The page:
After the debacle that was Afro Samurai 2, the players still had an unsatisfied thirst for Takashi Okazaki’s style. Furi is there to scratch that itch in the form of a short but very complicated boss rush. When we say boss rush, we literally mean that. The game’s goal is to run through 11 bosses and save yourself from prison you’ve found yourself in and from which you escape at the beginning of the game. You’re accompanied by a strange NPC with a bunny mask and he guides you into each successive boss fight with very cryptic descriptions. The game is completely “Anime” even if the design is quite specific.
Every boss is different and specific in its own way. You fight them in phases and that is the key to this game. Squares underneath boss’ health bar represent phases – when you take down his health in one phase the boss regenerates and the next phase with different mechanics begins. Every boss is designed to teach you the mechanics that you will later have to combine on harder bosses, and the game does this amazingly. Although every boss is interesting, you still have to know when to use which mechanic.
The main character has a gun and a sword at his disposal to use for melee and ranged combat. Melee consists of blocks, reflex dodging and combo hits, while ranged is the classic “bullet hell”. The right combination of all mechanics at the right time will grant you victory. The last phase of every boss is epic and it will leave you with an amazing feeling of victory and accomplishment. This is where the game’s difficulty comes into play and it’s not to be overlooked. You are going to die… a lot. The game offers a few difficulty levels, but it’s very challenging even in the easiest mode.
The design is typical Okazaki and if you like Afro Samurai, you are going to love Furi. The color contrast and amazing landscapes will make you stop and look at every detail. The path between bosses is designed in a way that, while Bunny Man explains what to do next, the surroundings are bombarding you with details and style. It looks like Nordic mythology went through the looking glass of Alice in Wonderland – and it fits together perfectly.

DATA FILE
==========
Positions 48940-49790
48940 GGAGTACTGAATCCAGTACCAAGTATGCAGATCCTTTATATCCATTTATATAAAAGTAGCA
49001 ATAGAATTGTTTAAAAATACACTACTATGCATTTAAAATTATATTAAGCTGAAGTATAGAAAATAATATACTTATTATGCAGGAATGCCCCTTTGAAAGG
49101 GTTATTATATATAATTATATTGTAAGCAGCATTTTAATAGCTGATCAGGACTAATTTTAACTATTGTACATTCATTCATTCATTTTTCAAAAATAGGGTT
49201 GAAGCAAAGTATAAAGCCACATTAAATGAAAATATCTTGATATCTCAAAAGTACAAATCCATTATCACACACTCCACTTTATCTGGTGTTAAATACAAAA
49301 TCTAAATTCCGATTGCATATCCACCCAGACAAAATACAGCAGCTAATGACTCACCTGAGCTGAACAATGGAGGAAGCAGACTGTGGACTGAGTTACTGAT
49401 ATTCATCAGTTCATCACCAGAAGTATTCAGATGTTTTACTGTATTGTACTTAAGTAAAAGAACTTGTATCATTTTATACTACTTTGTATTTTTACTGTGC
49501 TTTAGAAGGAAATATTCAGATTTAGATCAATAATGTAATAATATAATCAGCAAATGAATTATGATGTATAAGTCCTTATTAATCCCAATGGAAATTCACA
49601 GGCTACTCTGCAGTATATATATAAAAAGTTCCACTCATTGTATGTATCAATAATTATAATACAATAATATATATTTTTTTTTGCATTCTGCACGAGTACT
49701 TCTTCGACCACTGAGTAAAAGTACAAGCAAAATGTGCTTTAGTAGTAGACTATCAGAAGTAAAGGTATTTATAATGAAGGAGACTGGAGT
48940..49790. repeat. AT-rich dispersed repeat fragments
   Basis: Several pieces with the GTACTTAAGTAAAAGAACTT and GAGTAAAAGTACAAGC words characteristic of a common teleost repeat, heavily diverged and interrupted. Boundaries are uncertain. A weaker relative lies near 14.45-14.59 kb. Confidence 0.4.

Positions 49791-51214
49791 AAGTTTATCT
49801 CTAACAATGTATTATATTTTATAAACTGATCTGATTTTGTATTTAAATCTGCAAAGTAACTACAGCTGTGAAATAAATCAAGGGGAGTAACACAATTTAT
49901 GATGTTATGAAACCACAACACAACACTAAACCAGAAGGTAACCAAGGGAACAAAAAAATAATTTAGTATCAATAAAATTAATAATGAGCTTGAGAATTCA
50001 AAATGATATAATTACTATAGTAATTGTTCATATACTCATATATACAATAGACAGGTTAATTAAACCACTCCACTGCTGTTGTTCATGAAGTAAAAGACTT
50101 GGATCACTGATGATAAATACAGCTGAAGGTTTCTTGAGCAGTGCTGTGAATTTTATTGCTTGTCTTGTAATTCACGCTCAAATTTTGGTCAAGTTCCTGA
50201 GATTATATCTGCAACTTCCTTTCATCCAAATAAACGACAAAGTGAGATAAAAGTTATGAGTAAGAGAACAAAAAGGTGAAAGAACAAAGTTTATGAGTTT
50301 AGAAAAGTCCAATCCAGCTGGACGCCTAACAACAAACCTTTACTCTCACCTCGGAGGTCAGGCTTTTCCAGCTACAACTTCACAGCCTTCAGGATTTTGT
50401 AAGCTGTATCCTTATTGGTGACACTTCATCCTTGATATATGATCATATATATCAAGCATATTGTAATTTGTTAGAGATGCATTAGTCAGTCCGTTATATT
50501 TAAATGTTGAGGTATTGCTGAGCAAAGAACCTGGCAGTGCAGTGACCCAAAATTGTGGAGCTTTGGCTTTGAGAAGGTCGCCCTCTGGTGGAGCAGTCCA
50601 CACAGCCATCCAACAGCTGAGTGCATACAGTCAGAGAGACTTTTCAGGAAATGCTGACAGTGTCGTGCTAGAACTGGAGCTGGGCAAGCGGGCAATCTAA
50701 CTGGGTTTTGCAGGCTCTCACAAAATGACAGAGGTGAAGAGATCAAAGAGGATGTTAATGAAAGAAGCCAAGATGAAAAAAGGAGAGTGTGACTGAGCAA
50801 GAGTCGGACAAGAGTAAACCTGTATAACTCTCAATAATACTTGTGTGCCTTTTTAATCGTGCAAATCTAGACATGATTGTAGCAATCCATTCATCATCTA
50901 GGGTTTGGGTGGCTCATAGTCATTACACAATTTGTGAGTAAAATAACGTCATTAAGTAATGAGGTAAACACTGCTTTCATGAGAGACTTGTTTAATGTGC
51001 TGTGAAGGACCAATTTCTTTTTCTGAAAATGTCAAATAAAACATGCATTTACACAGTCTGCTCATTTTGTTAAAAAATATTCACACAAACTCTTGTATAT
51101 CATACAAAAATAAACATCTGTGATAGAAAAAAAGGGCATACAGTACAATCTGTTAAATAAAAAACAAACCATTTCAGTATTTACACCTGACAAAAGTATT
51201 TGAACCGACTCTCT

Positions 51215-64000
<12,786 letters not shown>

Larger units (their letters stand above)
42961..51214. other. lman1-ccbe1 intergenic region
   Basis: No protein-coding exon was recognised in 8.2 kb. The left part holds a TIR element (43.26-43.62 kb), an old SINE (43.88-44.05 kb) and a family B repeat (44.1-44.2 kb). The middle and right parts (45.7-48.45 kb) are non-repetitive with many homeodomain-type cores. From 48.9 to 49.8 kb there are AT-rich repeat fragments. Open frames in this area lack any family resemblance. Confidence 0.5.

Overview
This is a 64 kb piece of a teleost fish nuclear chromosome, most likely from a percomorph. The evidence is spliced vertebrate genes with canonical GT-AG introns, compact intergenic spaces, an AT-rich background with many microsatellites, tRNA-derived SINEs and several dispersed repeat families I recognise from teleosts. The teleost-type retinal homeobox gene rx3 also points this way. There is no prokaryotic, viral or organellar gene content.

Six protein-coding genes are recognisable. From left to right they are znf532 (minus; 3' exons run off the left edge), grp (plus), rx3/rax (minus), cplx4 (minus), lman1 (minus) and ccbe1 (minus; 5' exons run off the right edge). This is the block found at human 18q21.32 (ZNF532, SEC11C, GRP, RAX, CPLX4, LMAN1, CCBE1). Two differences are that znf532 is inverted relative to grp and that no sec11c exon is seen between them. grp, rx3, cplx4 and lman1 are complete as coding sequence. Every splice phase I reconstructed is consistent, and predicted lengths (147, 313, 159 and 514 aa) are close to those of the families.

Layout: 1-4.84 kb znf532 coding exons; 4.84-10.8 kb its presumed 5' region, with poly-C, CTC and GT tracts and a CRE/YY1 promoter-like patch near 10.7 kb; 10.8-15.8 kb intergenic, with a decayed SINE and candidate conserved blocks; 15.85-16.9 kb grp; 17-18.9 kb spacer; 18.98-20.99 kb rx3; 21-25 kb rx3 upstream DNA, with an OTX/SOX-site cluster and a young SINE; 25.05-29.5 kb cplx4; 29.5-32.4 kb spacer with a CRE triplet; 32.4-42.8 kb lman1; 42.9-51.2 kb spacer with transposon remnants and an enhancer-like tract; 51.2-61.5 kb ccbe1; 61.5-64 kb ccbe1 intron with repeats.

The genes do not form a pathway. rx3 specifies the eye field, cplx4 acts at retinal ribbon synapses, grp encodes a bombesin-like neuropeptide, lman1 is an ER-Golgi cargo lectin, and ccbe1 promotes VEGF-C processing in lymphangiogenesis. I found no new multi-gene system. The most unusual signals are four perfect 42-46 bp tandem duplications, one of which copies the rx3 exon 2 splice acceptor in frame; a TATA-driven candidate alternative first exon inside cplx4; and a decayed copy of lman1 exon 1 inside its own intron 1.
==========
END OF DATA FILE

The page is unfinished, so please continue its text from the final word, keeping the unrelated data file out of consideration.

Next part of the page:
The music is absolutely phenomenal. The synth-pop and electronic music that accompanies you throughout the game and boss fights, amazingly elevates the atmosphere and leaves you with an impression that you’ve heard every single note. Even if Afro Samurai is known for its hip hop style, fans won’t be disappointed by this transition to electronic because it perfectly goes with this game.
Furi is a very difficult game that fluidly combines mechanics from different genres. But in the end, it’s nothing more than an empty game that offers nothing more other than great boss fights. We would prefer it if there were other things to do between bosses besides playing the walking simulator. Furi is a game for people who are unafraid to die; those who never give up and love that sense of accomplishment more than anything.
Author: Igor Totić